Junction, Utah Statistic: Population, Charts, Map, Steets and More

The city of Junction City, Utah was incorporated as a second class city on February 9, 1859. That same year, two women, E. S. Stover and F. N. Blake, opened a Sabbath school in the area. On July 4, 1859, the first officers of the city were elected, including the mayor, R. C. Whitney. On October 6, the United States Land office moved to the city. In late 1859, the town of Junction City was home to the first hotel.

The town boasted multiple railroad lines, including the Union Pacific and Missouri, Kansas & Texas Railway. It also had an electric railway connecting it to Fort Riley, the largest military post in the United States. It was well-connected to I-70, resulting in five exits. The city has a great supply of affordable sites for development. It's also home to the 1st Infantry Division.

According to the most recent data from the U.S. Census Bureau, 14.6% of the population of Junction City is Hispanic. Hispanics may be any race or ethnicity. This category includes the majority of non-whites, but also some Hispanics. In general, the population of Junction City is quite diverse. However, the town's school district broke records in 2009-2010.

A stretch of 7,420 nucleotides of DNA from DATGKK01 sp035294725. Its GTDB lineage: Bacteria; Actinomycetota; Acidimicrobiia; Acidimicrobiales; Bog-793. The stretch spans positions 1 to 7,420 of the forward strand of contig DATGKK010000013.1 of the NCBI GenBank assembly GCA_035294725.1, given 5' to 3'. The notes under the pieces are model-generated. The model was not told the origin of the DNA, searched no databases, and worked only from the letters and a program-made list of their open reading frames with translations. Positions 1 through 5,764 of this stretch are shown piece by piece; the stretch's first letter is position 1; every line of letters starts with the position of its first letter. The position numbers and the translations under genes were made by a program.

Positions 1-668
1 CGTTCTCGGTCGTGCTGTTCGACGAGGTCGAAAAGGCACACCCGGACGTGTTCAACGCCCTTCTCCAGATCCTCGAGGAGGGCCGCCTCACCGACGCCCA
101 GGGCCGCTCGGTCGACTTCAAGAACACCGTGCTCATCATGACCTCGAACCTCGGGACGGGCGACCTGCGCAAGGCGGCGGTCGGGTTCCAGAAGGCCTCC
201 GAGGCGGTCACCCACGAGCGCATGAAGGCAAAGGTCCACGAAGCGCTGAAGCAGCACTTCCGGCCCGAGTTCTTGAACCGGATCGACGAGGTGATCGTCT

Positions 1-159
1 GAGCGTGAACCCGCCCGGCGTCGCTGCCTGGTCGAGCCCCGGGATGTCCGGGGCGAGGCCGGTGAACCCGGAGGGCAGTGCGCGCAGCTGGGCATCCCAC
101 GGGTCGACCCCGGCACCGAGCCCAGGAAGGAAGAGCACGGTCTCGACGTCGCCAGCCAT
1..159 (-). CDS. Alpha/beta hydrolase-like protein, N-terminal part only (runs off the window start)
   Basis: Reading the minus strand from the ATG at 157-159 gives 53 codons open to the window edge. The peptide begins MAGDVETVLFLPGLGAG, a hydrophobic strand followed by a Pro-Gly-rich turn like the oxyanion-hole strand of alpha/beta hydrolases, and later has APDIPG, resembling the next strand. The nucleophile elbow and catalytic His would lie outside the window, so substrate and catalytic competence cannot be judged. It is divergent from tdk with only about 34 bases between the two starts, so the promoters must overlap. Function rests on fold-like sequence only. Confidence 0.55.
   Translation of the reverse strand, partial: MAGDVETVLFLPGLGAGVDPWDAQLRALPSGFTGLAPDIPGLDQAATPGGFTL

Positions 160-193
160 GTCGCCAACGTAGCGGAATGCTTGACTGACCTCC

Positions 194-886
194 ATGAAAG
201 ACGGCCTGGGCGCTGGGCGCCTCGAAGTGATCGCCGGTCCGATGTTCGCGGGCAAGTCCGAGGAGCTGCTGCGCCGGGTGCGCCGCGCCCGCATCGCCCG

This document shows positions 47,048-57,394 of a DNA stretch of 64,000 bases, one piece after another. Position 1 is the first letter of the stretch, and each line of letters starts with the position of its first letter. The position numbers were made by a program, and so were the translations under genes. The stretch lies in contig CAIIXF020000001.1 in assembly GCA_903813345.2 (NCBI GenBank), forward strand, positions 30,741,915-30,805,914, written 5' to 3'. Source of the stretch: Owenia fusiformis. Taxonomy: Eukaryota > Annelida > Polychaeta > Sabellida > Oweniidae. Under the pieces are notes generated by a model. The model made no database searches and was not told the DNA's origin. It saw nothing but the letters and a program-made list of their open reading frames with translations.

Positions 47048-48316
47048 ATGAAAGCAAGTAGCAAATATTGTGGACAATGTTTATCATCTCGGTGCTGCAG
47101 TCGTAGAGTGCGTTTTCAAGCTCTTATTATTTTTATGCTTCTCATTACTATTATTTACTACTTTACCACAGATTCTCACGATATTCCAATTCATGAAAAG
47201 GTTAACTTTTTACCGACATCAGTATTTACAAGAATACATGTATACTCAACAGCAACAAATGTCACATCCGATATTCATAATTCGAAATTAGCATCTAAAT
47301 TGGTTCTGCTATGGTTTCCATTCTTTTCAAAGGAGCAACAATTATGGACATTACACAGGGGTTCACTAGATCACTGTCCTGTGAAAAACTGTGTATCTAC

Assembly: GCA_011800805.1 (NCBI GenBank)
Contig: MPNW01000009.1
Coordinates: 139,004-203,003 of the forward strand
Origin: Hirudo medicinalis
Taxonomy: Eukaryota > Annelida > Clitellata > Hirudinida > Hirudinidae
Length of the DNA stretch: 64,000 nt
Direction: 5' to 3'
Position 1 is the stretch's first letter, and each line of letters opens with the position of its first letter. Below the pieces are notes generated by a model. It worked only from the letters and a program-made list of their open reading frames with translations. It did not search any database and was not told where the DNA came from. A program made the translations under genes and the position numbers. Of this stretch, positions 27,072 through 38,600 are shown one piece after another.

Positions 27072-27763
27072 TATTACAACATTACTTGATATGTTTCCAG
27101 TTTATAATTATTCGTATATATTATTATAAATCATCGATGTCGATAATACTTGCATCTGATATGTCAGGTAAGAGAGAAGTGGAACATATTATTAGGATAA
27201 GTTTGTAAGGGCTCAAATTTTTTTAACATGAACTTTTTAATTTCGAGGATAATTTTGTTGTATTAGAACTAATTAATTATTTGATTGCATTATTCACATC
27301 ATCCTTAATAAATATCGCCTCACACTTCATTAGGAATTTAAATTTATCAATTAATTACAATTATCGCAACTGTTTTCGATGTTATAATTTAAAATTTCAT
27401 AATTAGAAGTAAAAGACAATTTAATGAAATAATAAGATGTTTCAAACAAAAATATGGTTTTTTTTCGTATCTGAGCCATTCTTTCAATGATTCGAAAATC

By 1910, the city had a population of 7,407. The Great Depression hit the town hard, and its population decreased to just over 4,000. The city's economic growth began after the turn of the century, and substantial buildings were built. The city hall was built, costing $28,000 to build. Later, the city had a public opera house and an electric plant. The City Hall was completed in the fall of 1881, and was a major landmark.